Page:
Albuquerque Journal

Gun violence demands our action

- BY MIRANDA VISCOLI Miranda Viscoli is co-president of New Mexicans to Prevent Gun Violence.

June 2 in the United States is Gun Violence Awareness Day. Across the country, people will wear orange in honor of 15-year-old Hadiya Pendleton, who was shot and killed in Chicago, as well as all those who have lost their lives to this public health epidemic that is spreading into every sector of our society.

Raising awareness is crucial to this fight, especially in states like New Mexico. According to the Centers for Disease Control, New Mexico is the 8th-worst state for gun violence, with a death rate 55 percent higher than the rest of the nation. From 2010-2014 firearm fatalities were the third leading cause of death. In terms of gun injuries, we are off the charts. From 2010-2014, firearm assault injury visits to emergency rooms increased by 138 percent while unintentio­nal firearm injury visits increased by 55 percent. Firearm suicide is the third leading cause of death among individual­s 10-64 years old. Homicide is the third leading cause of death for children in our state, with 74 percent killed by a gun. (This informatio­n is from the New Mexico Indicator-Based Informatio­n System.)

Sadly, it is getting worse. According to the Department of Public Health, in 2015 there were 405 people shot and killed in New Mexico. That is a 16.4 percent increase from the previous year. That same year, roughly 115 people died in DWI-related car accidents. We put over $20 million that year into DWI prevention. We did not put one cent into gun violence prevention. I am not, in any way, advocating that we not put money into DWI. It is money well spent and it is working. Fewer people are killed each year thanks to these programs. But shouldn’t we also put money into programs that prevent gun violence, which kills almost four times as many people a year as DWI?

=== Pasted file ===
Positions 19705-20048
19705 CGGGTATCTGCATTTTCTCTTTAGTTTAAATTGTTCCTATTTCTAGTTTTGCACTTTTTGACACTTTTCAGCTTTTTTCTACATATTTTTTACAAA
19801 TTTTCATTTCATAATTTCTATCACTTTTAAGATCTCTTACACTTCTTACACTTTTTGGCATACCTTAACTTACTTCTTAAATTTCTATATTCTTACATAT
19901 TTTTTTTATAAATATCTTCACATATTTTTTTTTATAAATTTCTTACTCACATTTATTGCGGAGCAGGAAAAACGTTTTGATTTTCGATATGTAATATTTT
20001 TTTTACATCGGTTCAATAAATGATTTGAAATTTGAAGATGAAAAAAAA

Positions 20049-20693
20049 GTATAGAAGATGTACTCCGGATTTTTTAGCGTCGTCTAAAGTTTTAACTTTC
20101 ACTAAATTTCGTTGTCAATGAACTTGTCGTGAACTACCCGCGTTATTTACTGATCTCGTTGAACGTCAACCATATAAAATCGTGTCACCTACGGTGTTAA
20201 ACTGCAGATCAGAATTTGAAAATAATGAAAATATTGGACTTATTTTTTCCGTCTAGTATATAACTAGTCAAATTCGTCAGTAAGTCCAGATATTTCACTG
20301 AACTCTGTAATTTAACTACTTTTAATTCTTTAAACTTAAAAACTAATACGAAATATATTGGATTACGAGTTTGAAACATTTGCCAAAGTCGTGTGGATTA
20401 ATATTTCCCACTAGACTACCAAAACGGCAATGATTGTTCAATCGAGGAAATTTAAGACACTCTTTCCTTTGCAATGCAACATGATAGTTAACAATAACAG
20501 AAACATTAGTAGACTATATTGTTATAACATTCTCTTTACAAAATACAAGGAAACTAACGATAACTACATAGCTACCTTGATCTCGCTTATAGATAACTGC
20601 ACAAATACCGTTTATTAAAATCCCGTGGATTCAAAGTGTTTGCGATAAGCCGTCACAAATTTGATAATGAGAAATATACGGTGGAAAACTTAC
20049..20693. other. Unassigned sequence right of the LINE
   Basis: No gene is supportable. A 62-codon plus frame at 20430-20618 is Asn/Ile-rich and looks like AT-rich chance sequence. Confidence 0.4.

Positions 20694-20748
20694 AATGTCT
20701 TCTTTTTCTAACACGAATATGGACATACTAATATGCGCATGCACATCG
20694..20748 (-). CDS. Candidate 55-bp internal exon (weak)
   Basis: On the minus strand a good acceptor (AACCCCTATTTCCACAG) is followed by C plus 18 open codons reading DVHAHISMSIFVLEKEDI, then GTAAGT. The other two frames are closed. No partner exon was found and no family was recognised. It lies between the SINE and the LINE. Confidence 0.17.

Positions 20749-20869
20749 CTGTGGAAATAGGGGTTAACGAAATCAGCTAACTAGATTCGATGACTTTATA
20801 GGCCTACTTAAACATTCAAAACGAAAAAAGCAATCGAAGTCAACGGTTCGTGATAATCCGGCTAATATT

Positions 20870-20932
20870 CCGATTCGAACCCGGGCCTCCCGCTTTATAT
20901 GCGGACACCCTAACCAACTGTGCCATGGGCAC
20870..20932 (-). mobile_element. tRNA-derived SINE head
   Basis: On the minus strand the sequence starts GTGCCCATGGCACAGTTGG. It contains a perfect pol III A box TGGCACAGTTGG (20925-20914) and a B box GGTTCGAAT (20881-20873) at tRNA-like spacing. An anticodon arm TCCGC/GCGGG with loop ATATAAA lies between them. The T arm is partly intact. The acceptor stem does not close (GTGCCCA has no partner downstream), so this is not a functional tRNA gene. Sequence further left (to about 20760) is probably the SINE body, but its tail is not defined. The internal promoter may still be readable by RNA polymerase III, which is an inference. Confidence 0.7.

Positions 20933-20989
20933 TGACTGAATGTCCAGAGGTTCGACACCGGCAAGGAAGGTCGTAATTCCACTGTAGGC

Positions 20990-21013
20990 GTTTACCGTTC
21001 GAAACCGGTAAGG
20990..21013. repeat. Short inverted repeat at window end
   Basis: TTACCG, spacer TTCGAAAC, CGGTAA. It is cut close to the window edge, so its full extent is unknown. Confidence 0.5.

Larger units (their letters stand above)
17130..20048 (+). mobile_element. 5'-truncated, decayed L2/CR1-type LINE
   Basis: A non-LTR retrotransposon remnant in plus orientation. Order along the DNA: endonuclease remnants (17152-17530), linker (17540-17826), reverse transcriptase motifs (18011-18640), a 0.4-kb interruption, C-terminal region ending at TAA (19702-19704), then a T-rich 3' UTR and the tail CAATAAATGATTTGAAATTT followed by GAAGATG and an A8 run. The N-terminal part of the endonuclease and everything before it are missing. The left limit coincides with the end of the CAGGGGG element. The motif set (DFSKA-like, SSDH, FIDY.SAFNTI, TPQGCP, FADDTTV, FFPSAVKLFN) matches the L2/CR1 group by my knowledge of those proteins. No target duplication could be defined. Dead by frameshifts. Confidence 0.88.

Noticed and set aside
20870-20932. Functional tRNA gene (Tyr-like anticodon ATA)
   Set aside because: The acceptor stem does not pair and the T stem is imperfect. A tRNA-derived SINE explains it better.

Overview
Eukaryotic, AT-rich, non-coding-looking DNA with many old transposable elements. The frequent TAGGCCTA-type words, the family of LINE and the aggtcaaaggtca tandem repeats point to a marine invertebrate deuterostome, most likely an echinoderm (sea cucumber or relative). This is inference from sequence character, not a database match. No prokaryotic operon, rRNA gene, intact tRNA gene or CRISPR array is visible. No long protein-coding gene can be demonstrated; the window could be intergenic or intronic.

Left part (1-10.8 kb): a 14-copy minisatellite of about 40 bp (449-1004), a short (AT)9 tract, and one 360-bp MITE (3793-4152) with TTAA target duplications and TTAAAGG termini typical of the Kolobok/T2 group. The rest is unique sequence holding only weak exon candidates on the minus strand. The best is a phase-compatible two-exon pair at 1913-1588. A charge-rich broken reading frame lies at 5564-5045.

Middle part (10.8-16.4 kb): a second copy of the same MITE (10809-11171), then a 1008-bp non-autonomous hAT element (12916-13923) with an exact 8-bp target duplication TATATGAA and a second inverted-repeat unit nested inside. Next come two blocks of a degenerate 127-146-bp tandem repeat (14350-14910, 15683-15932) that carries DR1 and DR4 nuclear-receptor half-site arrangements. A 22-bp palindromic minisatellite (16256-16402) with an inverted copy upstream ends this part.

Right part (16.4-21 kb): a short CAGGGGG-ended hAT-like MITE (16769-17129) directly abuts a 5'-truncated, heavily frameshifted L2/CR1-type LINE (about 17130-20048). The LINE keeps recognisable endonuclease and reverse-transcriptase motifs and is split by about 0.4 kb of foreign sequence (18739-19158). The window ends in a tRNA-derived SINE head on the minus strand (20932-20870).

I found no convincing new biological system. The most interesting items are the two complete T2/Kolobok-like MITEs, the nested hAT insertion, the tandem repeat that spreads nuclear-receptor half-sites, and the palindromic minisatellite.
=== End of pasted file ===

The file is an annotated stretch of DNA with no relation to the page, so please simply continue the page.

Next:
We cannot afford to wait for our elected officials to solve the problem. This last legislativ­e session was yet another disappoint­ing example of the NRA’s strangleho­ld on our political leaders. There were three gun violence prevention bills that went nowhere. The background check bill never made it out of the House. The bill to keep guns out of the hands of domestic violence offenders passed with strong bipartisan support but was vetoed by the governor, with a memo unabashedl­y siding with domestic violence abusers rather than their victims. And yes, as crazy as it sounds, loaded guns will still be allowed in our state Capitol building.

So what can we do to stem the tide of gun violence? If, somehow, we could get everyone in our country on June 2 only to wear orange, absolutely nothing will have changed. If every one of us wearing orange also commits to at least one action a year toward ending gun violence, a lot would change. Truthfully, we need to roll up our orange sleeves and get to work.

Here are just a few ideas. Volunteer with a local grassroots group like New Mexicans to Prevent Gun Violence. Call your senators and elected officials every week to ask them what they have done (or not done) this week to address the New Mexico gun violence epidemic. Have bake sales to raise money for gun violence prevention billboards, gun-locks, or gun buybacks. (Our state does not pay for any of these.) Have a screening of one of the many powerful films addressing U.S. gun violence at your local library. Mentor an atrisk youth. Help teach children to read.

We need to get creative and committed in our awareness-raising. When our elected officials see tens of thousands of us take real action, then and only then, will they finally realize that our votes and our lives matters more than the bullying tactics employed by the NRA and the corporate gun lobby. We know that the NRA is dead wrong. Guns do kill people. In fact, they kill 33,000 people a year in our nation.

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